But perhaps it is not the Irish or the Bolivians who have perfected the art of dying well, but the Swedish. In recent months, thanks to a publisher-led media campaign, you may have come across the concept of döstädning, the Swedish practice of “death cleaning”. Death cleaning applies a simple formula to the process of dealing with our possessions before we die. In Marie Kondo’s The Life-Changing Magic of Tidying, a bestselling guide to tidying up your home, and thus your life, the essential question is whether a given object “sparks joy”. In death cleaning, it is “Will anyone I know be happier if I save this?”

Death cleaning addresses many of the aspects of contemporary life that make us most anxious. Photograph: Alamy Stock Photo

It is easy to see the appeal. Death cleaning addresses many of the aspects of contemporary life that make us most anxious. For those who feel that they have accumulated too much stuff and that all this stuff is getting in the way of their spiritual development, it offers a practical guide to de-cluttering. For those who worry about their privacy or the prospect of relatives discovering their secrets, it offers sensible precautions. For those who fear a long, bewildered, incapacitated old age, it is a way of coping through clear-eyed preparation and understanding.

While Silicon Valley billionaires search for cures for death, the rest of us are just seeking ways of accepting death, ordering a long and messy old age and making peace with our relatives, who are already horrified at the idea of looking after us in our incontinent, incoherent dotage. The fact of living longer doesn’t just give us time to think about death, but also plunges us into chaos, sickness and confusion, and death cleaning seems a valiant attempt to counter this.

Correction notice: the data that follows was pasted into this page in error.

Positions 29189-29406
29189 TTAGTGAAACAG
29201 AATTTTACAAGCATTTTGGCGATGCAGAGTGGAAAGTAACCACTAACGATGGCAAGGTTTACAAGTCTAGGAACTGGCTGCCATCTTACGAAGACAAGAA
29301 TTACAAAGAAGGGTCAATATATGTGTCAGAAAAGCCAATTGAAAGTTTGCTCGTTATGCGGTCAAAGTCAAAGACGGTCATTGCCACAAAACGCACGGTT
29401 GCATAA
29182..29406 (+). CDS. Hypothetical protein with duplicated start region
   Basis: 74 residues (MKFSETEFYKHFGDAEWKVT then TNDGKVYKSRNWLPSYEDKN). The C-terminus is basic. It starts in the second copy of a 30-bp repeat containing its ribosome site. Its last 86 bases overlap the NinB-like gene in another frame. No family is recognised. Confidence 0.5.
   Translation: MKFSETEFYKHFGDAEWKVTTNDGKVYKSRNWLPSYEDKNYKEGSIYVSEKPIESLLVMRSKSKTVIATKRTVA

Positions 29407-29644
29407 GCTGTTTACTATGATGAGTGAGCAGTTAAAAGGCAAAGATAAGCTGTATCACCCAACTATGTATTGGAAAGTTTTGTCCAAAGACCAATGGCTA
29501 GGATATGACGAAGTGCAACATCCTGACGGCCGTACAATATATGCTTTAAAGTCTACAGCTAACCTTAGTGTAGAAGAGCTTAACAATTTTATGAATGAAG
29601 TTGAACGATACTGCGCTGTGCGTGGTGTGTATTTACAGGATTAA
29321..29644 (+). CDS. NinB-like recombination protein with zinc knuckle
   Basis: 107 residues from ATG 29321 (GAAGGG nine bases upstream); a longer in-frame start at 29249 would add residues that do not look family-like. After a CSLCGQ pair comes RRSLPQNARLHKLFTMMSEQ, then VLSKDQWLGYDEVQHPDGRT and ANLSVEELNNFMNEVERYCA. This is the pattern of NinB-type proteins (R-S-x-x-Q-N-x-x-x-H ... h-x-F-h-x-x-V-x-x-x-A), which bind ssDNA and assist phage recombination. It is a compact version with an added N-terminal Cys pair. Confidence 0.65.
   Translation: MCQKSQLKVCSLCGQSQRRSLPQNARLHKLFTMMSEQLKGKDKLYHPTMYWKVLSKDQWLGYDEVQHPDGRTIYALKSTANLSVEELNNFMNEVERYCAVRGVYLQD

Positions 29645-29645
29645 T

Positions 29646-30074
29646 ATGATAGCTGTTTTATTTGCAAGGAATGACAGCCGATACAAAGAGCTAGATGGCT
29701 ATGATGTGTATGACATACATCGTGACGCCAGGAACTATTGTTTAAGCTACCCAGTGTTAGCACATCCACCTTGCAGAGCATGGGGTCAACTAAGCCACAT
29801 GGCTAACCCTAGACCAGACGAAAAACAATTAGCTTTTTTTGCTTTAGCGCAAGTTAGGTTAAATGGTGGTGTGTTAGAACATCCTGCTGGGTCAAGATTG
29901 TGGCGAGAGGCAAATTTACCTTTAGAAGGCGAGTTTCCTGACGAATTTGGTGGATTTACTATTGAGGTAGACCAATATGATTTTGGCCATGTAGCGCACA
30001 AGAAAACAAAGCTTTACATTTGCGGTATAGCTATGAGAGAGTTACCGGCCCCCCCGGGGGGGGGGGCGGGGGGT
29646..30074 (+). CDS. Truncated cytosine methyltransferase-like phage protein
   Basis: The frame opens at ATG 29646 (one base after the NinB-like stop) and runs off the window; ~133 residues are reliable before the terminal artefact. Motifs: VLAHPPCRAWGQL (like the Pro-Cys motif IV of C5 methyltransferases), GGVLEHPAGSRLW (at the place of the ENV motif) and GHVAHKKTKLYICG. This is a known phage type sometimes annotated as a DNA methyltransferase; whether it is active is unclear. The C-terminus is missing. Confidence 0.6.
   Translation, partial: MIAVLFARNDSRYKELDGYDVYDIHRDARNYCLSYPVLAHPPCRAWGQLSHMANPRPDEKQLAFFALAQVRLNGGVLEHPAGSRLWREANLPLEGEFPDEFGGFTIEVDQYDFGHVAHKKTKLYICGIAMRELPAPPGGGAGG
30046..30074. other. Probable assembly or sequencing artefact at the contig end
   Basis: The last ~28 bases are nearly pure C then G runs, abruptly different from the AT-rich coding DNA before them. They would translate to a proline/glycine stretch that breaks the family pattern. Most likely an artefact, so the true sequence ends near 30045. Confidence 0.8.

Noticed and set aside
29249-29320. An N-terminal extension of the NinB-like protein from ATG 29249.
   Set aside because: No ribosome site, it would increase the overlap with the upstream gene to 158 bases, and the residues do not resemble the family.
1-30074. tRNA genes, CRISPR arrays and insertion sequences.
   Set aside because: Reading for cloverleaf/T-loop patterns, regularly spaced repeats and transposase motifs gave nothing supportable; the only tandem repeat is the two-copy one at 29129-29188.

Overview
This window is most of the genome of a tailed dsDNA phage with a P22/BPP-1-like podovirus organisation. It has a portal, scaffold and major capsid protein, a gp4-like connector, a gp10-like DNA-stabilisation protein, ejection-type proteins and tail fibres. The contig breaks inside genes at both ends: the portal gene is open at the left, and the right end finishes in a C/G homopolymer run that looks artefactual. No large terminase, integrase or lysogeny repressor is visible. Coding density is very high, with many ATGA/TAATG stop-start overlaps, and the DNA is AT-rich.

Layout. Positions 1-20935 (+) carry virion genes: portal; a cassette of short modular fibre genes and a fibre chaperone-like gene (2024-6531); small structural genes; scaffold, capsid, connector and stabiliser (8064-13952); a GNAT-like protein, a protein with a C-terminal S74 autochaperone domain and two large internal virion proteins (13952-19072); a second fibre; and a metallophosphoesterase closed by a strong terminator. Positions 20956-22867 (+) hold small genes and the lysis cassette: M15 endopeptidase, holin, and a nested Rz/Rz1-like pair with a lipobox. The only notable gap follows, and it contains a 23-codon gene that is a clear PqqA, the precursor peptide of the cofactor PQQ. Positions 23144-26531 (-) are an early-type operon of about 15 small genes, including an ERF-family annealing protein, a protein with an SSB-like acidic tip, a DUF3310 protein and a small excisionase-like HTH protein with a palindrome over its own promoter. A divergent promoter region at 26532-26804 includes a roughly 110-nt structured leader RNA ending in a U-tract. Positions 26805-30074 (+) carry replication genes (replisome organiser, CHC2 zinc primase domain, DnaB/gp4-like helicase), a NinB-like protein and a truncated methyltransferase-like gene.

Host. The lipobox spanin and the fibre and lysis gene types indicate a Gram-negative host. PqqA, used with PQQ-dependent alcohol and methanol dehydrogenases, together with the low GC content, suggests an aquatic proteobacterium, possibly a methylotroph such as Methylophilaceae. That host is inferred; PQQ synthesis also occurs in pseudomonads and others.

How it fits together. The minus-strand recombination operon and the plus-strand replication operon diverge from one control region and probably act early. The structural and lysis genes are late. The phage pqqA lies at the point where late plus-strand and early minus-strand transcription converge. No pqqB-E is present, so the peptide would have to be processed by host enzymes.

Death cleaning is a concept that has had passing mentions in Sweden, but it is not a well-known part of the national culture. In truth, it seems to be more talked about by foreigners who like to imagine Scandinavia as a place where people have life sorted out than it is by Swedes themselves. But even if Swedes rarely talk about döstädning, there is something authentic about the underlying philosophy. The Swedish ambassador to the US, Karin Olofsdotter, recently told the Washington Post that death cleaning is “almost like a biological thing to do”, the natural product of a society that prizes living independently, responsibly and thoughtfully, and whose homes reflect that ideal.

A friend of mine who works as a radio producer in Stockholm said: “My mother is döstädning incarnated. She has been in the mode of frenetic cleaning for couple of years now – she is 65 – [and thinks] throwing stuff out will make it easier for us children when she is no longer with us. She doesn’t want us to be left with difficult decisions about what to do with it and she doesn’t want personal stuff to get in the wrong hands. And ever since I was a teen she has forced me to get rid of stuff – my earliest paintings, old clothes, books I read as a child, memorabilia. Keeps telling me that it’s the best for everyone. I don’t know if it’s typically Swedish, but it is very, very rational and unsentimental.”

The well-funded Swedish welfare state enables elderly Swedes to live independently. “Perhaps this also adds to the sense that they feel they must get their things in order before they die, so that no one else should be responsible for it,” says Michael Booth, author of The Almost Nearly Perfect People, a cultural tour of Scandinavian countries. “Swedes are deeply, deeply responsible people. It is very important for a Swede to do things properly, not to be a burden on others, to take responsibility in this way. Swedes are very ‘proper’.”

According to Booth, the decluttering element of death cleaning “chimes with the general parsimony and minimalism of Lutheranism, which you find traces of throughout many aspects of Scandinavian culture. In Sweden especially, they value the ‘modern’ and ‘new’, and so, if you visit a council dump or recycling centre, you see some fairly eye-popping items discarded – stuff Brits would never throw away.”